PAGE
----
“… in certain circumstances the principal may be liable to pay commission to both agents where it is impossible to distinguish between the efforts of one agent and another in terms of causality or degrees of causation.” (Extract from judgment below)
With many property sellers allowing multiple estate agencies to market their properties in their attempts to sell during what is still (for the moment at least) a buyer’s market, now is perhaps a good time to remind both sellers and buyers of the double commission danger.
Consider this scenario – you mandate an agent who introduces a potential buyer to your property, but no acceptable offer results. Later on you bring another agent in, and this time the same buyer makes an acceptable offer. Which agent must you pay commission to – the agent who originally introduced the buyer to the property, or the agent who eventually closed the deal?
In a nutshell, an agent must be the “effective cause” of the sale to be entitled to commission and our law reports are replete with disputes between sellers and agents over who is and who isn’t the effective cause of a particular sale. As the High Court put it a few years ago: “Our Courts have repeatedly acknowledged how difficult it is, when there are competing estate agents, to determine who the effective cause of the sale that eventuates is.”
The big danger for the seller of course is being held liable to pay full commission to two estate agents. The factual disputes that arose in the High Court case in question illustrate…
R1.6m commission claimed
- A property seller engaged agency A to sell the property, and later signed a sole and exclusive mandate with agency B to sell the property by auction.
- One (unsuccessful) auction later, and after much negotiation and to-ing and fro-ing, the first agency (A) presented an offer from buyer C which the seller accepted.
- Agency B claimed to have been the effective cause of the sale to C and sued the seller for R1.6m in auctioneer’s commission. The seller, at risk of paying (substantial) double commission, resisted vigorously.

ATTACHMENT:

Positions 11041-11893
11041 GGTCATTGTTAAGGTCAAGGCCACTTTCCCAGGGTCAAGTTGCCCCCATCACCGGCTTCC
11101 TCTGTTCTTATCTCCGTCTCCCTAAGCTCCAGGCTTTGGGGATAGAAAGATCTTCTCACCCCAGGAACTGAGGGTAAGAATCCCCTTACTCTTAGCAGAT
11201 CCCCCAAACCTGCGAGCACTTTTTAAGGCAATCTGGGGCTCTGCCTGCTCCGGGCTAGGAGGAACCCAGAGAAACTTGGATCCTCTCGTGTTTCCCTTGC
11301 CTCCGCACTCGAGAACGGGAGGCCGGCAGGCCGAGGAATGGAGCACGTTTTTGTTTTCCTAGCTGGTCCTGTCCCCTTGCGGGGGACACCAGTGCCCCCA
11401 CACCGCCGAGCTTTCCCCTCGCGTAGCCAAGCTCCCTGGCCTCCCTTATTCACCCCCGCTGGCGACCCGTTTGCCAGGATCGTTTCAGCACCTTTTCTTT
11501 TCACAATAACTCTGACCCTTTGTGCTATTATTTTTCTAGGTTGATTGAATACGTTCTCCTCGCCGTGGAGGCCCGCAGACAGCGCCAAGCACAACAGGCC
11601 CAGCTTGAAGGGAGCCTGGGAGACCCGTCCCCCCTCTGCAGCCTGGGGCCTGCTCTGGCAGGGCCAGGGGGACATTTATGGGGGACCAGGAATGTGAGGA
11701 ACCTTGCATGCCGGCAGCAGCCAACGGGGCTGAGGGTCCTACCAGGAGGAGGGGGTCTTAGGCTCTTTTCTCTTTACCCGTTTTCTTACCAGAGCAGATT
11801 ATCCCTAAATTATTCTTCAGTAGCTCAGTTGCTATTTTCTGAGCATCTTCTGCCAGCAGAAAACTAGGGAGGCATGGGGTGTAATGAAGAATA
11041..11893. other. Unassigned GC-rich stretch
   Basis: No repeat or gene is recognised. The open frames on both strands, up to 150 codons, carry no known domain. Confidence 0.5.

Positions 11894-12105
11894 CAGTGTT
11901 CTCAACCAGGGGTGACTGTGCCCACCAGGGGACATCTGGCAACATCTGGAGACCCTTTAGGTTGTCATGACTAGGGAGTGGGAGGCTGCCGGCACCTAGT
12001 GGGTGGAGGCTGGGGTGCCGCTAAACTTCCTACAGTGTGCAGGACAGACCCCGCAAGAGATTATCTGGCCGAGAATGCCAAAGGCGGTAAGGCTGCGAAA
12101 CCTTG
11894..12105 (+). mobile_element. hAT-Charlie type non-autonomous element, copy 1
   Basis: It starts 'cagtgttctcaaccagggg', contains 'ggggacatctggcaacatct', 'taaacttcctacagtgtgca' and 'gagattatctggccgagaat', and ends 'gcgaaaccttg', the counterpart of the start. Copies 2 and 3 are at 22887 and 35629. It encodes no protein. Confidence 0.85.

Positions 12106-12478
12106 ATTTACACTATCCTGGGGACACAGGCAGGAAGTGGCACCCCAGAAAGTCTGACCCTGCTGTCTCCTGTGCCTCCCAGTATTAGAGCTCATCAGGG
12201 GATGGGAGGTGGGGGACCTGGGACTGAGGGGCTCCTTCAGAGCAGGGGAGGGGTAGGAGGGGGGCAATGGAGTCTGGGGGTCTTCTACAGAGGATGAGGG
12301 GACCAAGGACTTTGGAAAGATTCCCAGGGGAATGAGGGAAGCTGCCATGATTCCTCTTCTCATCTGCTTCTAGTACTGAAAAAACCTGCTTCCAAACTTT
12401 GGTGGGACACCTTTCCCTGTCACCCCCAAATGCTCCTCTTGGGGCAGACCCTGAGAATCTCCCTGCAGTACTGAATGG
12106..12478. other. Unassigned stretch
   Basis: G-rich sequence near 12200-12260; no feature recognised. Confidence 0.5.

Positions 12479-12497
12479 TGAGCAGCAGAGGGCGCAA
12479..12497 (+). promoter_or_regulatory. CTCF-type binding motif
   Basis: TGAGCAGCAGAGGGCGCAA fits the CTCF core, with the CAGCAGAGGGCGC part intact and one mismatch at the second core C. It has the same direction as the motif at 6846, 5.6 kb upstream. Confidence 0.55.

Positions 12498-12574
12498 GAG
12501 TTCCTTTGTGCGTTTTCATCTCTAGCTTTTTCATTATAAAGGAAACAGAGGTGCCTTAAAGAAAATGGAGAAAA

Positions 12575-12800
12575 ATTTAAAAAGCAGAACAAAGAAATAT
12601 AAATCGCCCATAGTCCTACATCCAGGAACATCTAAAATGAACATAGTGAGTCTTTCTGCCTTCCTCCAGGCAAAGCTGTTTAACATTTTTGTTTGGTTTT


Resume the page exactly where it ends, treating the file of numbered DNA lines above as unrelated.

- Most of the relevant facts were in dispute, with A and B presenting the Court with substantially different versions of events in virtually every important respect. B’s application was dismissed by the Court on the ground that because of the critical disputes of fact it should have proceeded by way of “action” not “application” – a technical distinction of great interest to the legal fraternity but not relevant here.
- What is highly relevant to sellers, buyers and agents is the ease with which the seller’s decision to engage the services of two agencies led to such bitter disputes of fact and law.
Sellers, Buyers and Agents: How to protect yourself
Sellers: As always, agree to nothing without legal advice, and insist on formal agency mandates. If you give mandates to multiple agencies, ask them each for a list of the prospective buyers they have introduced, and insist on the buyer indemnifying you against multiple commission claims (necessary because you might not know if your buyer has dealt with more than one agency). You may be advised in some cases to have the various agents give you a similar indemnity.
Buyers: Again, agree to nothing without advice! When viewing a property tell the agent if you have viewed it before with another agent and in particular if the offer/sale agreement you are asked to sign contains any warranties/indemnities, make sure it is safe to agree to them.
Agents: Don’t put your hard-earned commission at risk – avoid uncertainty and dispute with clear, properly-drawn mandates. Comply also with the EAAB’s Code of Conduct’s requirements on exposing a client to the risk of double commission.